From Groupon to Zynga, many notable Internet stocks have struggled lately. But Jim Cramer on Wednesday argued there are actually some Internet stocks worth investing in.
The trick, the “Mad Money” host explained, is to “forget about anything that seems the slightest bit sexy.” He would avoid the “red hot dotcoms,” especially the Internet initial public offerings that generate a lot of hype.
“When you've got an Internet IPO that's got tons of hype, yet not much in the way of earnings, the only way to profit is by getting in on the actual deal, and then selling into the initial spike,” Cramer said. “I know I've said this before, but I'll keep repeating it either until I'm blue in the face or people stop making the rookie mistake of paying up for these names after they've begun trading. “
Investors should, however, look for overlooked and undervalued dot-coms that have been around a while, he continued. Take IAC/InterActiveCorp, for example. The New York City-based company owns more than 50 different Internet businesses in 30 countries, including Ask.com, Dictionary.com and Match.com.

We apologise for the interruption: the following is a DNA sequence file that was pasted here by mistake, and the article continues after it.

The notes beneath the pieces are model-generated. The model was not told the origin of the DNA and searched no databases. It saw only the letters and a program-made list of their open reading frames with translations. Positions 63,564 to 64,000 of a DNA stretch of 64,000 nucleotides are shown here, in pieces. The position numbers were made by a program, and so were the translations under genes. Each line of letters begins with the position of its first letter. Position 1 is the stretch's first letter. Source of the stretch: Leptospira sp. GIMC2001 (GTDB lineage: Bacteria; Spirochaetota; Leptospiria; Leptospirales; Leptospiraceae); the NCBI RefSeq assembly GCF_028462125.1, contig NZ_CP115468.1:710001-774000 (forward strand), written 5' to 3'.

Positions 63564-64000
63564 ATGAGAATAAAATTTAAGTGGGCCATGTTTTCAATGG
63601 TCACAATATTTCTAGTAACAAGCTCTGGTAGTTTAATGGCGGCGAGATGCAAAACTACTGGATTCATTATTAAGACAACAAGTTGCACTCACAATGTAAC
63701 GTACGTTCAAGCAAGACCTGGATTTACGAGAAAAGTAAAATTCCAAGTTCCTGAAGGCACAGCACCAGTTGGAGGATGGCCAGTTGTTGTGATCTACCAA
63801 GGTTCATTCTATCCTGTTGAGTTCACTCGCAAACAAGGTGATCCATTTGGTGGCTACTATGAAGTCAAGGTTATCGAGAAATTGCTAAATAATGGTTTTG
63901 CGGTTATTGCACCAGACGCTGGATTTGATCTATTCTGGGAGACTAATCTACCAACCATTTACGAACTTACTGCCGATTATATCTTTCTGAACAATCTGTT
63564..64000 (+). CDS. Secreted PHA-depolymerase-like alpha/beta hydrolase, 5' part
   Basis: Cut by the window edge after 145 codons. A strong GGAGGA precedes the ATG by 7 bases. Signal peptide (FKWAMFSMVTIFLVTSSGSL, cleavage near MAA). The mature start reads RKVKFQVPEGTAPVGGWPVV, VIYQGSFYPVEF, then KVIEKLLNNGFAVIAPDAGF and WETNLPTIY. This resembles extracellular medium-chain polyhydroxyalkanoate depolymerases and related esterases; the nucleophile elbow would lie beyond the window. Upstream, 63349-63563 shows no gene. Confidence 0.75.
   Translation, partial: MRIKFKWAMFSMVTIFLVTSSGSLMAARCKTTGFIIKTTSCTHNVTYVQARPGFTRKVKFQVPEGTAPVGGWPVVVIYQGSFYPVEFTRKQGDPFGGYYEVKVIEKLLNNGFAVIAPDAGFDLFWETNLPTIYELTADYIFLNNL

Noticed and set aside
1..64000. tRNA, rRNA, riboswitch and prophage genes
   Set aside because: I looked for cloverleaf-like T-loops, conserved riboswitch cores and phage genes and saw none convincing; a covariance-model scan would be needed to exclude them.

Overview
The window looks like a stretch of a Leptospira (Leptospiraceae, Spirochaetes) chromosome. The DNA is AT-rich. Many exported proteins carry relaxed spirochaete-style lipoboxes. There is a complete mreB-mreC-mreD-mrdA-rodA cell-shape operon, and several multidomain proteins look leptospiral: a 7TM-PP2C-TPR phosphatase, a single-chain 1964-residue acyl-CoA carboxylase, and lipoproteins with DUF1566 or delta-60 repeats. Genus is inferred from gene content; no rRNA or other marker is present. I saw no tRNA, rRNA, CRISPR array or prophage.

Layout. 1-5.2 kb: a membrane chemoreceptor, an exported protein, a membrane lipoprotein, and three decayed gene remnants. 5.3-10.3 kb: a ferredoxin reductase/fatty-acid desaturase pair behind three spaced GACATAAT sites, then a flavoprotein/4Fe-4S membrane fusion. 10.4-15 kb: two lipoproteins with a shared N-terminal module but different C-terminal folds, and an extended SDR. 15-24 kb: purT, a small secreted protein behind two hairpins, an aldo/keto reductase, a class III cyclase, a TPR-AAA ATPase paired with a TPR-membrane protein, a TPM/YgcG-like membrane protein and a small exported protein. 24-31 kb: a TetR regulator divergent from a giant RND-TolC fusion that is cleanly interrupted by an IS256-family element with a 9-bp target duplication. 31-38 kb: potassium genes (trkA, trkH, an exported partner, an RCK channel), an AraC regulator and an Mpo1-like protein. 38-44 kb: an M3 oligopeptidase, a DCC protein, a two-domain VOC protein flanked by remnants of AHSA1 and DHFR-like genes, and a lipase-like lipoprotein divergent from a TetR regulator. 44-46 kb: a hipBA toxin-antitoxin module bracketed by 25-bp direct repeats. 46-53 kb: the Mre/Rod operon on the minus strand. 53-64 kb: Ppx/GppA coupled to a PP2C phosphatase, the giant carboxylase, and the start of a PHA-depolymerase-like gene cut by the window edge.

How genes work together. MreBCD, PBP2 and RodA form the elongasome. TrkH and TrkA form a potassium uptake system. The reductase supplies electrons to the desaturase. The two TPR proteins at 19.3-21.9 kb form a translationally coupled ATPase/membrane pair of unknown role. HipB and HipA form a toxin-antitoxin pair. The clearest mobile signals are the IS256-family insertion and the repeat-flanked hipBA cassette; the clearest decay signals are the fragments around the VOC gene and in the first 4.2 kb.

The recent Internet IPOs are still trying to figure out their business models, but IAC’s formative years passed long ago. Since founded in 1986 by billionaire Barry Diller, the company has been through numerous incarnations. It was one of the hottest growth stocks of the 1990s. The company made a number of acquisitions and became so large and complex that few people could wrap their heads around it, Cramer said. In 2008, the company broke itself up into five separate public companies: a home shopping network, a travel and leisure business, Ticketmaster and Lending Tree. IAC kept its core and high-growth Internet business, though.
Perhaps became of tis contused legacy, Cramer said IAC has largely been dismissed or ignored by most investors. Even so, the stock is up 248 percent since the generational low in March 2009. It rallied 49 percent in 2011 and has posted a 10 percent gain year-to-date.
Cramer thinks IAC’s stock has more room to run because the company has a proven ability to turn a profit. Match.com, for example, is a subscription-based business model that attracted 1.7 million core subscribers last quarter. In turn, Match.com’s revenues were up 46 percent year-over-year last quarter.
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Meanwhile, the company also has a strong search market, where search revenues increased by 35 percent year-over-year last quarter.
So IAC might not be as exciting as some of the red hot dotcom names out there, but Cramer thinks it will likely produce solid profits for your portfolio — something every investor can get excited about.
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